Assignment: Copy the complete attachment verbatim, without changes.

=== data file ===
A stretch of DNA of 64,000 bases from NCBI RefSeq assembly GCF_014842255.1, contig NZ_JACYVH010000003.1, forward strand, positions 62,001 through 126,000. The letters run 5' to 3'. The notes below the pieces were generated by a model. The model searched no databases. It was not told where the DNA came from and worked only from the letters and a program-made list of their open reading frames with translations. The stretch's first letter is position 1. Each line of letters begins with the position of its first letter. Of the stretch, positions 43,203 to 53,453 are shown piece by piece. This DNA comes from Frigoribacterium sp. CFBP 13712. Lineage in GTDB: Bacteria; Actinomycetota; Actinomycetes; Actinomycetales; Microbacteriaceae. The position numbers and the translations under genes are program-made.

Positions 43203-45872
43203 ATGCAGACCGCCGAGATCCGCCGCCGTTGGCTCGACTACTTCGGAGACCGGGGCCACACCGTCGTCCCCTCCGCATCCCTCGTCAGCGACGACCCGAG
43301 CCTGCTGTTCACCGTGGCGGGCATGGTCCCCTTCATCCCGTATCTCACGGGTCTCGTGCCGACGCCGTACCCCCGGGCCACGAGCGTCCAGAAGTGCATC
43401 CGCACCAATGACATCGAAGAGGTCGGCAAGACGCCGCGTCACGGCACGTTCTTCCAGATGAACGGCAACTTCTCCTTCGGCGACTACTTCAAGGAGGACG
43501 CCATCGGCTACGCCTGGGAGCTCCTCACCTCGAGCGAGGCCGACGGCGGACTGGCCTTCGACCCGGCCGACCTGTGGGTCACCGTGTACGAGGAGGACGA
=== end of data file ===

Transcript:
A stretch of DNA of 64,000 bases from NCBI RefSeq assembly GCF_014842255.1, contig NZ_JACYVH010000003.1, forward strand, positions 62,001 through 126,000. The letters run 5' to 3'. The notes below the pieces were generated by a model. The model searched no databases. It was not told where the DNA came from and worked only from the letters and a program-made list of their open reading frames with translations. The stretch's first letter is position 1. Each line of letters begins with the position of its first letter. Of the stretch, positions 43,203 to 53,453 are shown piece by piece. This DNA comes from Frigoribacterium sp. CFBP 13712. Lineage in GTDB: Bacteria; Actinomycetota; Actinomycetes; Actinomycetales; Microbacteriaceae. The position numbers and the translations under genes are program-made.

Positions 43203-45872
43203 ATGCAGACCGCCGAGATCCGCCGCCGTTGGCTCGACTACTTCGGAGACCGGGGCCACACCGTCGTCCCCTCCGCATCCCTCGTCAGCGACGACCCGAG
43301 CCTGCTGTTCACCGTGGCGGGCATGGTCCCCTTCATCCCGTATCTCACGGGTCTCGTGCCGACGCCGTACCCCCGGGCCACGAGCGTCCAGAAGTGCATC
43401 CGCACCAATGACATCGAAGAGGTCGGCAAGACGCCGCGTCACGGCACGTTCTTCCAGATGAACGGCAACTTCTCCTTCGGCGACTACTTCAAGGAGGACG
43501 CCATCGGCTACGCCTGGGAGCTCCTCACCTCGAGCGAGGCCGACGGCGGACTGGCCTTCGACCCGGCCGACCTGTGGGTCACCGTGTACGAGGAGGACGA